Open development processes - how feasible are they?

Open development process - the Utopian dream where you are building on a software platform or use a product and you find a bug; you checkout the source code, figure out what to fix and how; make a fix, add tests, create a patch and submit it. It gets approved, pushed out and you are a happy developer! You fixed a problem, you have a contribution to show and you earn brownie points! This is developer heaven.

And then you wake up from your dream when you receive a email from someone that your attempts at fixing someones code caused more issues and it got escalated.

There are lots of blogs, discussions etc on the internet and even stories like how a developer in Google found an issue with Gmail and he was able to contribute a fix for that even though he had been there just for a few weeks. All these rock star developers make you feel that you are losing out on a lot by working on a closed development methodology in your not so cool company.

In this post, I will try to explain and understand how open development works, and whether it works for everyone or not.

Something similar to open development - the global development model

Before we go to the concept of open development, lets take a look at something that is similar and involves an equally large number of collaborating developers - Global Development Model. I would say essentially this is something that gave rise to the outsourcing and off shoring of work to different countries - someone got the great idea that if we are building software to a predetermined set if requirements and the requirements are sufficiently documented in such a manner that developers across multiple geographies have access to these and everyone has a common understanding of what needs to be done, then the question of who exactly is coding the software is a trivial matter and the code produced by everyone should be more or less the same. So we can get the work done by developers across the world in their own time zones and we should be able to cut down our development time.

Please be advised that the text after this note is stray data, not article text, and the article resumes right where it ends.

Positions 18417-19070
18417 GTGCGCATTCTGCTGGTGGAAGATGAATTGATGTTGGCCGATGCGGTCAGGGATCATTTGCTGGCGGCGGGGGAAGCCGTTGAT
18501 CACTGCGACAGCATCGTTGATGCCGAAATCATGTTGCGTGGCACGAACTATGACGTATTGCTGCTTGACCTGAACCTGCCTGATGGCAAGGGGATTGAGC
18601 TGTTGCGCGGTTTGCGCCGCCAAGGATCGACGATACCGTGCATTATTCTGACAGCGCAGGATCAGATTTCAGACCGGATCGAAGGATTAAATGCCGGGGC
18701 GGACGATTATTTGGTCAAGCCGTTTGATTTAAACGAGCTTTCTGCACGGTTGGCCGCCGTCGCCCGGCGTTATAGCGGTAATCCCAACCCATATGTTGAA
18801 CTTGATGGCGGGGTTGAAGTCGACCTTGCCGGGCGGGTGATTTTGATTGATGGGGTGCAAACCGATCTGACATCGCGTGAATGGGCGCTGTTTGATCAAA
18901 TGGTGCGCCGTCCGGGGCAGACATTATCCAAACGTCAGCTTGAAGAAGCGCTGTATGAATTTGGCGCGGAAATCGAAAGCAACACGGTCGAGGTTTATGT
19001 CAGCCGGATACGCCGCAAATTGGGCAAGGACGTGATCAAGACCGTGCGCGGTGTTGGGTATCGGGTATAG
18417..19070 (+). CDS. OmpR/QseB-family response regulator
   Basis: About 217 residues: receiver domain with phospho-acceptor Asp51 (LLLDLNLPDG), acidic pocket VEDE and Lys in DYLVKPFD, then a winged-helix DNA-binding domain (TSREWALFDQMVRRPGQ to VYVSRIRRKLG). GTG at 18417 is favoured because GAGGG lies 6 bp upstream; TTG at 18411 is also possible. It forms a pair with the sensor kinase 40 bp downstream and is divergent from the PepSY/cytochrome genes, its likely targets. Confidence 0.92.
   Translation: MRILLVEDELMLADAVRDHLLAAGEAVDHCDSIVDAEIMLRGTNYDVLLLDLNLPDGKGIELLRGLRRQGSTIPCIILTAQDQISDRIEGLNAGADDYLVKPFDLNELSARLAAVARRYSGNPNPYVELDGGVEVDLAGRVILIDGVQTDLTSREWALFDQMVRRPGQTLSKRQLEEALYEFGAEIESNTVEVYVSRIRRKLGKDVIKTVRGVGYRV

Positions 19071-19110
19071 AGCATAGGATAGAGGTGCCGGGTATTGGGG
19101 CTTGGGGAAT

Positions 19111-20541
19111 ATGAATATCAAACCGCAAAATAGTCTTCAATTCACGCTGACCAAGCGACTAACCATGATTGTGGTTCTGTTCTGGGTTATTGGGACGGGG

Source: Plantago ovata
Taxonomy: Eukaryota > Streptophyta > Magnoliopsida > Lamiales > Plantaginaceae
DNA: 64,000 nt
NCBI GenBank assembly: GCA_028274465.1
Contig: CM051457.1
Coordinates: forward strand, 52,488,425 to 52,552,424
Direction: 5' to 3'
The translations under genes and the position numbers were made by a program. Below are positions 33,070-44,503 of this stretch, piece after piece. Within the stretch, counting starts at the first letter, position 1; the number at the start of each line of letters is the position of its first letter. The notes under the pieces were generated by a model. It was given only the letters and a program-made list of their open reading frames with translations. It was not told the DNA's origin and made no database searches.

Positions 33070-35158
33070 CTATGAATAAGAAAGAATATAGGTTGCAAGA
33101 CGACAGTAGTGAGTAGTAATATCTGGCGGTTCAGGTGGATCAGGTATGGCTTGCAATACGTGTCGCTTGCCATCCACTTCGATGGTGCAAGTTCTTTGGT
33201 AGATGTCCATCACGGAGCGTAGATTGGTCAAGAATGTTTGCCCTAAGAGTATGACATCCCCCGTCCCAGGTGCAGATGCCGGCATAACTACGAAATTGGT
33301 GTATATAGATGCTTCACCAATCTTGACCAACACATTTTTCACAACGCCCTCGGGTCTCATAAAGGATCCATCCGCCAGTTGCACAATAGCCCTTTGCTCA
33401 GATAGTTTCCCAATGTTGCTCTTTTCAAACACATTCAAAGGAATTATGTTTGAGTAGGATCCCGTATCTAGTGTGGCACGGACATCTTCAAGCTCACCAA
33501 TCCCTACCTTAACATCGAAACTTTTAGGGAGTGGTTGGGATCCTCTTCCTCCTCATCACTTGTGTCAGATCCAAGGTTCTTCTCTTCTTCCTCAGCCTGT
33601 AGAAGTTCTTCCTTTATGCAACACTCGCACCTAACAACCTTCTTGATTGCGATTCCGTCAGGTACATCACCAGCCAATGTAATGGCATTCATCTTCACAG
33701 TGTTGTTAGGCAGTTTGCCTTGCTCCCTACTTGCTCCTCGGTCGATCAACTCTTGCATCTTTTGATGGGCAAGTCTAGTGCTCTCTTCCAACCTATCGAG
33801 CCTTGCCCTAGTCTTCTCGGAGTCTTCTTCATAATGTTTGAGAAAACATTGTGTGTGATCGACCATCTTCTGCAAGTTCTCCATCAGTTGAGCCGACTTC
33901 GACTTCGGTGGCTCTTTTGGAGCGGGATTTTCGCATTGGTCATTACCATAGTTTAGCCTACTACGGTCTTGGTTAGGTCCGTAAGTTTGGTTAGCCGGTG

A very nice derivation I must say - except that it made one very BIG assumption - that everyone is at the same level of capability with regards to development in a given language, everyone can juggle facts at the same rate and come to the same set of logical steps to solve a problem. They forgot the fact that no two human brains come to the exact same logical solution to a given problem - unless of course they have been put trough the same training over years and their brains have been trained to think in exactly the same way day in and day out. Kind of like a factory where a machine churns out the same design again and again to feed an assembly line.

Talking from personal experience in working for the global delivery model of a large Indian software company, I can tell you that this works very well in many cases and even fails spectacularly in most cases. In cases where this worked, all the developers in the team were

  • Of roughly similar mentality and ability when it came to breaking down problems
  • Had experience dealing with the same kind of problems in the past and knew what would work and what would not
  • Did not have and ego or an overly aggressive or overconfident attitude towards the work
  • There was a strict hand over procedure between different regions about the code done everyday
  • Were willing to spend time and mentor juniors and explain things to them even if it took 100 attempts instead of telling them that they were wasting their time or that they should step up - at the risk of sounding cliched or being offensive, I would say that they did not have the 'you are expected to know how to do your job and don't waste my time' attitude that I see with non Indians - and this helped the juniors to ask lots of even silly questions and get things answered